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01.27.18

Somebody Should Explain to the Federal Circuit That GUIs are Not Inventions Because PTAB Already Knows It

Posted in America, Patents at 5:28 am by Dr. Roy Schestowitz

The innovative nature typically just boils down to hardware acceleration and CPU/GPU capacity (physical)

History of the graphical user interface
Reference: History of the graphical user interface

Summary: While the Patent Trial and Appeal Board (PTAB) rejects a GUI patent, the Court of Appeals for the Federal Circuit (CAFC) tolerates one, necessitating a deeper technical understanding of why user interfaces aren’t inventions at all

YESTERDAY we wrote about the disaster which is patents on GUIs. The Court of Appeals for the Federal Circuit (CAFC) was responsible for this travesty after the USPTO had granted the patent. Developers generally rely on copyright for code and GUIs are often designed to accommodate users’ familiarity; there’s no need for patents there as patents in this domain would harm both users and developers. GUIs are a design ‘thing’; several months ago [1, 2] we wrote about why designs too should be covered by something like “registered design”, not patents. There are trademarks too, among other things.

Yesterday, Barker Brettell LLP said: “All of these methods of engaging customers will have various electronic user interfaces.”

But don’t grant patents on user interfaces; that would have devastating effects on the whole profession. Not just on physical interfaces but also computer interfaces (rendered on a screen).

It’s worrying to see the patent bar lowered to the point where the layout of buttons is considered an ‘invention’.

Not everyone is easily fooled by this; the technical judges at the Patent Trial and Appeal Board (PTAB), for example, say “no” to patents on GUIs. Here’s a new example:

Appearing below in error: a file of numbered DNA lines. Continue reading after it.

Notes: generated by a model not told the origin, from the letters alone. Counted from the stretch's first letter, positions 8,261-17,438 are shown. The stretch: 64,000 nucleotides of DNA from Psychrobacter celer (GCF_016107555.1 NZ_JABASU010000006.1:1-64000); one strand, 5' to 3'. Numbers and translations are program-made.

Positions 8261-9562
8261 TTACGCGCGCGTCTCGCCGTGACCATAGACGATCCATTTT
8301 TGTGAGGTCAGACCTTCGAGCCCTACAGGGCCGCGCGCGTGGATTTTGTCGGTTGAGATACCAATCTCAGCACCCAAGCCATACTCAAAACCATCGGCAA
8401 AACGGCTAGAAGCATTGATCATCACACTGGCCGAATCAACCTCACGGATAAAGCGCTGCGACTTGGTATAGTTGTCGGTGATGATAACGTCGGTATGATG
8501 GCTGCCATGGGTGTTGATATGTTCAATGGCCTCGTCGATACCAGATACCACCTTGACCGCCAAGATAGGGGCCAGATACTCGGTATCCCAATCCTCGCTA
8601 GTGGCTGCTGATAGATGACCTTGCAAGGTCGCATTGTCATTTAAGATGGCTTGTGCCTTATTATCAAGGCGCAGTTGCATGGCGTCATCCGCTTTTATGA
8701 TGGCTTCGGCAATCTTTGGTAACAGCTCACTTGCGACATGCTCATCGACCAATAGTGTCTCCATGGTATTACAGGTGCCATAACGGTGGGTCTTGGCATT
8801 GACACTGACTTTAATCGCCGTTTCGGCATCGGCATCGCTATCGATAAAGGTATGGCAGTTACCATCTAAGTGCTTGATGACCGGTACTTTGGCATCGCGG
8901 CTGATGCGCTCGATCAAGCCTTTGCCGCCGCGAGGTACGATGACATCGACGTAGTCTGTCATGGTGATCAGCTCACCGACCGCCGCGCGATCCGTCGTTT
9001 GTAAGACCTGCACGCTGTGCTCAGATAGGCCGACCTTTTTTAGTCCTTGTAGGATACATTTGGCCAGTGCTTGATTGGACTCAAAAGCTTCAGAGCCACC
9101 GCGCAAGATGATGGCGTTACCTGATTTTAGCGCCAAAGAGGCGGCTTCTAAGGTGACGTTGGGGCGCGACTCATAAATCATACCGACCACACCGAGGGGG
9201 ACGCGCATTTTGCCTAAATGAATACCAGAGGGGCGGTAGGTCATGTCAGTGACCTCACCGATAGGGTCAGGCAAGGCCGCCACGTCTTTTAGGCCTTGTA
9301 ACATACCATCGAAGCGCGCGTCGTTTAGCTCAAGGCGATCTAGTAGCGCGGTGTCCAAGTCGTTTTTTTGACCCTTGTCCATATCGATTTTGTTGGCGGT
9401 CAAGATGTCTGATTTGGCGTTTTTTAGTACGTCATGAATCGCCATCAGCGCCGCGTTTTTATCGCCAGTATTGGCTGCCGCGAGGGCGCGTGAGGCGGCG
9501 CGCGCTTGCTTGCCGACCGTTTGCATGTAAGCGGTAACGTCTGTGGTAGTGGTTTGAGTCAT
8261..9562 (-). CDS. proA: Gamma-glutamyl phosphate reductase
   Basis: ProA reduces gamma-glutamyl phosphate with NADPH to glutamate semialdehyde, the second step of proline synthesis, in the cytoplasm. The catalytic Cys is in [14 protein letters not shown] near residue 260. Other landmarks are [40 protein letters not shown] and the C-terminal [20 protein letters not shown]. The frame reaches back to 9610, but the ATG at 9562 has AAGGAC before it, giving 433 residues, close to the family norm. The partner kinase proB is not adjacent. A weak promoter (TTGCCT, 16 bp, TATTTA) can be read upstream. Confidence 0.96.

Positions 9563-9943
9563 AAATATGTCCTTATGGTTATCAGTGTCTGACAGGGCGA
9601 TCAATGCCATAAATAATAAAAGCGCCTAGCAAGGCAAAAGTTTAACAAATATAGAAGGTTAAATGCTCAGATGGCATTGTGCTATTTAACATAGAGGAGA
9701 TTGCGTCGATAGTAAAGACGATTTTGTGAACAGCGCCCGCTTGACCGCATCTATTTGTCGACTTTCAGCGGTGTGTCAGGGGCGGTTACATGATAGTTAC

Earlier this week, the company filed another appeal against a Patent Trial and Appeal Board ruling over one of its GUI patents.

Appeals to CAFC? Section 101 may not be most suitable for dealing with it; common sense, however, ought to tell judges that layout of buttons is mostly certainly not inventive.

The terrible decision from CAFC is still widely celebrated by shouting (ALL CAPS) patent extremists; it’s a disaster to be celebrated by the patent microcosm because this signals to them a ‘softening’ CAFC. Here is what their biggest press outlet wrote two days ago

For the second time this month, the Federal Circuit has sided with patent owners on the issue of patent eligibility under Section 101. Russ August & Kabat partner Benjamin Wang had the winning argument for Core Wireless.

But they misrepresent it somewhat; in one case it was a patent troll seeing all of its patents except one being thrown away; in the second case (GUIs) Section 101 is not even most suitable a test. What the defendant’s strategy ought to have been is, explain to these nontechnical judges that GUIs are not inventions. Because they’re not. Xerox would claim otherwise, having serially bullied companies using patents (e.g. Palm) or passed patents for trolls to do this to Linux (Red Hat and Novell a decade ago).

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